Lord, have Mercy:
Mercy spent all of two days just trying to breathe, her ribs aching, her flesh exhausted.
Then Dr. Dumas came in to say he was out of tricks.
Tricks are for kids, she would have replied, but had no air to speak.
The foggy bag of her oxygen mask ballooned with each breath.
Mercy stared with liquid eyes at Dumas.
Her daughter Jessica reached for her hand.
Dumas said, “If we put the breathing tube down your throat again, you won’t recover like you did before. Your lungs have reached the point where they’re just too stiff.”
“So . . . so,” she gasped, trying to clarify the matter.
“So if we put you on the respirator, you’ll be on it the rest of your life, however long that may be.”
“Don’t want that.”
“Neither would I,” he agreed, and walked out to set the paperwork in motion.
Tears streamed down Jessica’s face as she leaned into the bed to hug Mercy’s shoulders. “Oh, Mom, I’m so sorry.”
“Don’t be. Not your fault.”
The next time Jessica left the room, Mercy managed to pull off her oxygen mask. Bells dinged.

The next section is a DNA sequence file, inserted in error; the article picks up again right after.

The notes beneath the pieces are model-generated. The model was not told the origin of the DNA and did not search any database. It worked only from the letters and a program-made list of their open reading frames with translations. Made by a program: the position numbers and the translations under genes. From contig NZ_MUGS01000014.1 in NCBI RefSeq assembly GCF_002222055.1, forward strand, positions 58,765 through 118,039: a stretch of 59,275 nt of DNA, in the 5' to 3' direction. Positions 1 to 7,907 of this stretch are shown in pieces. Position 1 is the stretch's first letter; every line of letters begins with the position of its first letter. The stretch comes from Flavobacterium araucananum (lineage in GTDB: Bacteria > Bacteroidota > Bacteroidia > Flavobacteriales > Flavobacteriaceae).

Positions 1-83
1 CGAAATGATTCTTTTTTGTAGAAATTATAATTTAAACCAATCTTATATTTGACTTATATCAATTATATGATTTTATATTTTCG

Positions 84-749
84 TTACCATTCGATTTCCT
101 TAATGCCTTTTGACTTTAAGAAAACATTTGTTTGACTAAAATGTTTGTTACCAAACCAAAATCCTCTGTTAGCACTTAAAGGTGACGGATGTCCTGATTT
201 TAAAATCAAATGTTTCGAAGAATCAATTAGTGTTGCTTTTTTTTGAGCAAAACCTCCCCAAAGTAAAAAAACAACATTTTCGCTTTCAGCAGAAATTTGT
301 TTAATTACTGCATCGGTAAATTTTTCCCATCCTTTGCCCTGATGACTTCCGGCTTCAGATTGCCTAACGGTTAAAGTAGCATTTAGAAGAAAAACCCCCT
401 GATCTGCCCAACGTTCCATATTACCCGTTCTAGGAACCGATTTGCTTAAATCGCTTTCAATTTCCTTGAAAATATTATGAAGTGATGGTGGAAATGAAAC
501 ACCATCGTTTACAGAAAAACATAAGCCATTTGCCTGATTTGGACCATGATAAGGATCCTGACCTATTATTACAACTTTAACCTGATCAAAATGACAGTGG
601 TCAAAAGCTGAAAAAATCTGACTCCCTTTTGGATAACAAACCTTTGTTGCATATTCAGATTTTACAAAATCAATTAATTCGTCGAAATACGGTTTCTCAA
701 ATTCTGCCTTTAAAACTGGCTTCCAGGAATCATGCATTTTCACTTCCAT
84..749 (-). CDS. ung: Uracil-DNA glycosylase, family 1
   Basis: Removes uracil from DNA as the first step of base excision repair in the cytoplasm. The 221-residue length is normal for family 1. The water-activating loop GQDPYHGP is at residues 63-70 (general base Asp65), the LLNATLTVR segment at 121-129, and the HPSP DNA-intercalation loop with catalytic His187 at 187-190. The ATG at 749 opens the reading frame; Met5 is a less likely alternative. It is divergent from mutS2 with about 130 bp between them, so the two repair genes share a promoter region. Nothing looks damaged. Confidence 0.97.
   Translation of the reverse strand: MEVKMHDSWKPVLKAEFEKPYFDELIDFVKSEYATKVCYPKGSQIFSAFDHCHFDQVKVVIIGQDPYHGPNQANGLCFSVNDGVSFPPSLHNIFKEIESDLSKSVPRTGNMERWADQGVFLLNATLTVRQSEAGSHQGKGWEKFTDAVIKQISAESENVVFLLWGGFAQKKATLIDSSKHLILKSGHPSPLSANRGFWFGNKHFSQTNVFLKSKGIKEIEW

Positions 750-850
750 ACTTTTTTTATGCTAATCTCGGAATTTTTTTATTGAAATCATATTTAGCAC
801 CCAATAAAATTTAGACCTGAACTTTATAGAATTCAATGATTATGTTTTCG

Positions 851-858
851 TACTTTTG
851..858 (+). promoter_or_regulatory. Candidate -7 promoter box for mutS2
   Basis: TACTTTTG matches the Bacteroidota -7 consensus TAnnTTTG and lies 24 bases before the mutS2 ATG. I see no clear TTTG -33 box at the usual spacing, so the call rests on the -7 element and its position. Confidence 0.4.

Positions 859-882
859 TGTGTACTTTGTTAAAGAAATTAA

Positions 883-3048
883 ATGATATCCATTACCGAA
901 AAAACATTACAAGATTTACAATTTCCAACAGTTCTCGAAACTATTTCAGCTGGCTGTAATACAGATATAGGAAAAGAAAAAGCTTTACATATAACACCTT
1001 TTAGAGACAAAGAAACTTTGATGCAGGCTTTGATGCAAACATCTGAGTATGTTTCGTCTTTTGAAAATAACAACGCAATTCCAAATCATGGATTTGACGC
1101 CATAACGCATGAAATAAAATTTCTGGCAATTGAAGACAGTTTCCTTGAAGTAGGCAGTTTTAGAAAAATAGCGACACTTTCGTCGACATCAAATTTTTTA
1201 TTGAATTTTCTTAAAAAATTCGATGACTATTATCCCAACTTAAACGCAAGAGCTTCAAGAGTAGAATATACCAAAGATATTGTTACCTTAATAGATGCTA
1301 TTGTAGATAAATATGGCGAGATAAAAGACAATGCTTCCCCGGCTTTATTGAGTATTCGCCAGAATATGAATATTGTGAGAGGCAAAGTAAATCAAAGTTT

The nurse strapped the mask on again.
“No. No point,” said Mercy. “Rid of it.”
“Honest to God?” said the nurse.
“I’ll have to get an order to leave it off.”
Mercy watched her go, the little pawn. Get an order. It’s my order.
Who was in charge, anyway?
Her lungs sucked rapidly with a life of their own. She drowsed.
She dreamed of every person who had ever touched her.
At sunset Jessica stroked her arm. “How about a little supper, Mom?”
“No. Why –
am I –
“Maybe you’re better than Dr. Dumas thought. Want some ice cream?”
Mercy’s arms and legs felt like long lumps of nothing. She waited to lose more. She prayed. A little. Just in case it might matter on the other end.
Some time past midnight the night nurse aimed a strong flashlight at Mercy’s eyes and pulled up her lids.
Mercy shook her head. She wanted to cry. “Still here?” she pleaded.
“Of course. I’ll be here all night,” said the nurse.
Mercy stewed awhile, then drifted.
As the hours passed, her midsection grew numb.
The double-beat tempo of her lungs quickened.
The sun rose, and Mercy cursed the light.
Tiny dust motes sparkled in the air. She remembered her first sight of sunlit motes, cascading beyond the bars of her crib.
“Why. Am I. Still here?” she asked Dr. Dumas.
He shrugged and patted her hand. “Patience. Don’t give up.”
(Written by D.Stallings ©2003. Many Thanks to my dear friend Carol K. who rescued this one from oblivion.)